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HomeNewsNew discoveries
Settlement groups from pre-Qin period found in Sichuan
From:Chinese Archaeology  Writer:  Date:2017-04-25
Since August 2016, archaeological excavation of a series of pre-Qin period sites scattered along Chengdu-Kunming Railway have been carried out successively by Sichuan Provincial Institute of Cultural Relics and Archaeology and etc., including sites such as An’ningchang, Yangerpo, Xinzhuang, Gaoyankan and so on. More than 500 features were cleared, ranging from housing remains, ash pits, kiln remains and tombs. More than 3000 pieces or sets of pottery artifacts, stone artifacts and metal artifacts were unearthed. Very important materials were obtained from the excavation.


Remains in area I at Daniba site 

105 pre-Qin period housing remains found in the excavation can mainly divide into three categories: buildings with foundation trench, stilt style architecture and semi-subterranean dwellings.

Buildings with foundation trench usually have single or double rooms. There were obvious post holes being distributed regularly in the trench, which indicates it used to be wooden framework and mud walls.

According to neatly arranged post holes, stilt house found from Yang’erpo site were rectangular in plane, while those from Xinzhuang in circular or oval plane were quite different.


Manzigou cemetery at Yang'erpo site
 
More than half of housing remains were semi-subterranean dwellings, which were widely distributed in several sites. The planes were square with rounded corners or rectangular. Part of them had post holes residue. There were fire-using remains found in the middle of the buildings. No doorways were found in most of them. However, there were obvious earthen steps or flat stones inside buildings, which could be used as steps. Artifacts uncovered from semi-subterranean housing remains include discoid choppers, scrapers, semi-lunar pierced stone knives, jars with two handles and a slightly flared opening, cylindrical jars and so on.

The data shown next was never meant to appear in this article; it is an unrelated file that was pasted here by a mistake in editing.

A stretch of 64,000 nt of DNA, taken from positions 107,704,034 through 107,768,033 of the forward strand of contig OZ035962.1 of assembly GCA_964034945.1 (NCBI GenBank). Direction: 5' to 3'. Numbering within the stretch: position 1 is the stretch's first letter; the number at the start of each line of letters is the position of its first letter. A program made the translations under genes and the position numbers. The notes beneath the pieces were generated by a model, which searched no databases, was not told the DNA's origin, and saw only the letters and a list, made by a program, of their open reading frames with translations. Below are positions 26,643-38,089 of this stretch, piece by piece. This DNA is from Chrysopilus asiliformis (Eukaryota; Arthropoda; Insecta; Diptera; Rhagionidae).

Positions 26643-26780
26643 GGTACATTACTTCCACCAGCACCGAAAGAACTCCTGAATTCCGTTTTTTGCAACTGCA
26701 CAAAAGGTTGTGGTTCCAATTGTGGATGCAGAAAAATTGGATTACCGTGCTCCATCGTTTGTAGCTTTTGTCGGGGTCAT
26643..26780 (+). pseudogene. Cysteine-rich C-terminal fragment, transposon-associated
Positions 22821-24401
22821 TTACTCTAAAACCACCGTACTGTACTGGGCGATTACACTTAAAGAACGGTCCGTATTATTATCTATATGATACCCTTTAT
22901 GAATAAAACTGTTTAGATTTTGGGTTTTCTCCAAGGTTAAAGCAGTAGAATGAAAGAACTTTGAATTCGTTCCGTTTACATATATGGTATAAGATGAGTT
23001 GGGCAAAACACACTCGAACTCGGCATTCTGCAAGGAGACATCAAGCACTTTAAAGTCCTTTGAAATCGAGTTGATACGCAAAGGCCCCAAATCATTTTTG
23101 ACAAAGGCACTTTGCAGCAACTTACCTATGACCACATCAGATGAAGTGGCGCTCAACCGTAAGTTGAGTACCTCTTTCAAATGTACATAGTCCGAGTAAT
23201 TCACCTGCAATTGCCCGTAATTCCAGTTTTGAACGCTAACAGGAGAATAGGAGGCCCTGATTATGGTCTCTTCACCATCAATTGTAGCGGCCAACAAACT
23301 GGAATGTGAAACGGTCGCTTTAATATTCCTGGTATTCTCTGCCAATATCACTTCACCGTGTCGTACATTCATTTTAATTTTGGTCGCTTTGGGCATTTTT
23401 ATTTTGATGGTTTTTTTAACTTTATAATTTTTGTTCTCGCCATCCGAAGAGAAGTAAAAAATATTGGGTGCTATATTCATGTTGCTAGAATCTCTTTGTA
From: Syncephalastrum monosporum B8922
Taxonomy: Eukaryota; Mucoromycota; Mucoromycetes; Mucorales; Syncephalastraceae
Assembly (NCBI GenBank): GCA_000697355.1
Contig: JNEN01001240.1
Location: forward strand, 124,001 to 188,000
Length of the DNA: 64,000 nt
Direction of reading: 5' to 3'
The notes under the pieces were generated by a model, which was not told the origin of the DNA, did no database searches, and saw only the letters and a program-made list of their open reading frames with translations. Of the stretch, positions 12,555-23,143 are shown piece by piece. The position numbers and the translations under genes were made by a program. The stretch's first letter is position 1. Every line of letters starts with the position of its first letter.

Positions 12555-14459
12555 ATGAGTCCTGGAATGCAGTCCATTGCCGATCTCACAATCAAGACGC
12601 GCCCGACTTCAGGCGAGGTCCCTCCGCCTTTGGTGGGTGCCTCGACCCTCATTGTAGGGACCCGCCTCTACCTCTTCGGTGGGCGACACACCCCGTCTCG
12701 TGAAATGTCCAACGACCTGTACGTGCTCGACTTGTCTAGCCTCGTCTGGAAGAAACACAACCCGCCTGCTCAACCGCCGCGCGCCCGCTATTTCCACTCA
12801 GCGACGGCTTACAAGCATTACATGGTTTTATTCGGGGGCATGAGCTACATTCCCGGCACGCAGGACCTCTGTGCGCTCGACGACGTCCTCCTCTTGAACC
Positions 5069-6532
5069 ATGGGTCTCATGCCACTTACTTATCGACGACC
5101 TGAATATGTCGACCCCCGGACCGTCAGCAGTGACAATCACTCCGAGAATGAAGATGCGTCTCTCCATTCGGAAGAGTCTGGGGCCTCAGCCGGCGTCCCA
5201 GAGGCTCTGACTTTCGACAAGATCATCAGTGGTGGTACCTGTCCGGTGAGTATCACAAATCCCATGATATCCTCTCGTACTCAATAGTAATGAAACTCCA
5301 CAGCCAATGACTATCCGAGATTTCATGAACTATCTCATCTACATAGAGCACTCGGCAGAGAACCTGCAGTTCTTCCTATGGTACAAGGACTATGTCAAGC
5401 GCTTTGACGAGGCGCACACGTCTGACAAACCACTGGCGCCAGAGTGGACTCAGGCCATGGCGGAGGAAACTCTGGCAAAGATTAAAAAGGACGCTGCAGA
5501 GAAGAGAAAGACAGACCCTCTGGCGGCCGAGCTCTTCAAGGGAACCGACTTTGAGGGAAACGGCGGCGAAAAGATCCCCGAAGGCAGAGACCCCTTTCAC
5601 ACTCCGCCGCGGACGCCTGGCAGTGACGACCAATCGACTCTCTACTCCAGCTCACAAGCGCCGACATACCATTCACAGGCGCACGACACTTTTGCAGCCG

Plenty of remains from pre-Qin period were uncovered

Cemetery of Xinzhuang site was closely next to northern part of residential area. 158 earthen shaft pit tombs with a rectangular plane, 3 stone-structured tombs and 20 urn burials were discovered. Most of earthen shaft pit tombs were south-north arranged. The majority of them had straight walls and flat bottoms. Only a few of them had coffin remain trace. Human skeletons were of relatively poor state, only some teeth were found in a few tombs. Heads of the deceased were heading north or west. The postures of deceased were unclear. Many tombs unearthed different numbers of funeral gifts ranging from 1 to 40 pieces. Burial goods concluded potteries, copper, stone, jade artifacts and so on. Among them, potteries had pots, pots with a spout, jars, jars with a spout, jars with double handles, zun-vessels, dou- serving vessels with a high stand and a round base, gui-vessels with a round base, cups with a round base, spindle whorls and so on. Copper artifacts included swords, ge-daggers, bracelets, copper blisters and etc. Stone artifacts had bar-shaped pebbles, arrowheads, needles, axes, adzes, chisels and so on. And for jade ones, there were jue-slit rings, beads and so on. Urn burials discovered from Xinzhuang site were circular or oval in plane. There were mainly two different ways placing funeral furniture: ones having a jar with a flat base and a slightly flared opening settled vertically; the others having two jars with nipple nail patterns placed opening to opening horizontally.